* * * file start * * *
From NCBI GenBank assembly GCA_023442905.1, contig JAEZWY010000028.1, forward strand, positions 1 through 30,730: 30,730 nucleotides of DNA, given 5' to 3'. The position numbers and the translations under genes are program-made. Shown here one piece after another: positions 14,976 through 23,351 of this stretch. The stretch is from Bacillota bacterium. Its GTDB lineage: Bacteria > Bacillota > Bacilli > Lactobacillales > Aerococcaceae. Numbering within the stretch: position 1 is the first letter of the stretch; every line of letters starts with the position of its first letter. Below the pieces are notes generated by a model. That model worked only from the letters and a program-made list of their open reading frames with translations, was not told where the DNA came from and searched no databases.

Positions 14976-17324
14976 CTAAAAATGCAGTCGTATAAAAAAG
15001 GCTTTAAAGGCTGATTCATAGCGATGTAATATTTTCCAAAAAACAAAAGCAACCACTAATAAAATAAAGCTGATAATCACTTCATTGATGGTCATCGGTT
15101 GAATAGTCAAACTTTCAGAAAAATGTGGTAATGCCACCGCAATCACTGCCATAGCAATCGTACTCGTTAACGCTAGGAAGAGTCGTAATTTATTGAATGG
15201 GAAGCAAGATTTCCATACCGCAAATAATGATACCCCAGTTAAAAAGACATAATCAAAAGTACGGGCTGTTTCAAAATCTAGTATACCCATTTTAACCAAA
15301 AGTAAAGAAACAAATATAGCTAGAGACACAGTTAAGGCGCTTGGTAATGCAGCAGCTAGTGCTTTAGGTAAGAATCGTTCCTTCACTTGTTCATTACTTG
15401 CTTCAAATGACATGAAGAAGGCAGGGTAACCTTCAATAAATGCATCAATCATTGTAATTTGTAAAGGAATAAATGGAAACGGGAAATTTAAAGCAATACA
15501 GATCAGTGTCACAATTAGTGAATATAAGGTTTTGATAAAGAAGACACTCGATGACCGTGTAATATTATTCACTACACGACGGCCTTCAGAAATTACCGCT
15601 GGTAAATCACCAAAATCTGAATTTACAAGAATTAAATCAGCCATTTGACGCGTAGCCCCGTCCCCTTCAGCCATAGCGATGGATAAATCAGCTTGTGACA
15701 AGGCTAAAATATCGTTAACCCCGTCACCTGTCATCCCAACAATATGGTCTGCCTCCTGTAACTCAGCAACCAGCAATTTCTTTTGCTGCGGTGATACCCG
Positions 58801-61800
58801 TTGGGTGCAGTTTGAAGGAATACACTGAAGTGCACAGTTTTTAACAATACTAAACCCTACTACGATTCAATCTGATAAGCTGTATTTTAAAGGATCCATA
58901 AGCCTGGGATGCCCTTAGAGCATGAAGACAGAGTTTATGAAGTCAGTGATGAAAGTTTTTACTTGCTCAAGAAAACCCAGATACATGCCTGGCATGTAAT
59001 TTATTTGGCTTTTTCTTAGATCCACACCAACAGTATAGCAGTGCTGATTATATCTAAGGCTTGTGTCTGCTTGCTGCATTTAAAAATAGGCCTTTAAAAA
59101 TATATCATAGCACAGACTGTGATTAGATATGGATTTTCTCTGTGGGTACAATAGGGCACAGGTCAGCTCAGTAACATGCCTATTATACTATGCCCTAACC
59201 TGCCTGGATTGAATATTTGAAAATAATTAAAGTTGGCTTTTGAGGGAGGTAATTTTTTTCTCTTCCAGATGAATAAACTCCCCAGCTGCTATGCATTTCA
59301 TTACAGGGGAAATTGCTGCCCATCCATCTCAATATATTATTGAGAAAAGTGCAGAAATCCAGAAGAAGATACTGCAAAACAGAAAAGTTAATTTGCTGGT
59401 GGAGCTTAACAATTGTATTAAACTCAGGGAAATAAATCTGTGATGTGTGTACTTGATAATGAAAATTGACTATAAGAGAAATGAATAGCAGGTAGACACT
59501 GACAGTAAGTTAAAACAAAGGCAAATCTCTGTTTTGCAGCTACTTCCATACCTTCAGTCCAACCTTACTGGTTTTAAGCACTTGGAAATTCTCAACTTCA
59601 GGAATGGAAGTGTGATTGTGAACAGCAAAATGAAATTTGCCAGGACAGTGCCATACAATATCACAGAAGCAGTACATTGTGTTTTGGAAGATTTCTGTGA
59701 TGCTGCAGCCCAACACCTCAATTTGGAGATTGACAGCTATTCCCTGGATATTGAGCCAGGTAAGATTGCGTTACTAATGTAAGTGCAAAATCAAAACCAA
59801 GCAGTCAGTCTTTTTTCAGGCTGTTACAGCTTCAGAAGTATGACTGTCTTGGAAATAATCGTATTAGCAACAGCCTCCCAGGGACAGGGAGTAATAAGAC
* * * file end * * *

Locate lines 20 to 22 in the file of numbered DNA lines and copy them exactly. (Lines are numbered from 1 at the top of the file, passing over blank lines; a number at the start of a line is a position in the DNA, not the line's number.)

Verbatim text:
59501 GACAGTAAGTTAAAACAAAGGCAAATCTCTGTTTTGCAGCTACTTCCATACCTTCAGTCCAACCTTACTGGTTTTAAGCACTTGGAAATTCTCAACTTCA
59601 GGAATGGAAGTGTGATTGTGAACAGCAAAATGAAATTTGCCAGGACAGTGCCATACAATATCACAGAAGCAGTACATTGTGTTTTGGAAGATTTCTGTGA
59701 TGCTGCAGCCCAACACCTCAATTTGGAGATTGACAGCTATTCCCTGGATATTGAGCCAGGTAAGATTGCGTTACTAATGTAAGTGCAAAATCAAAACCAA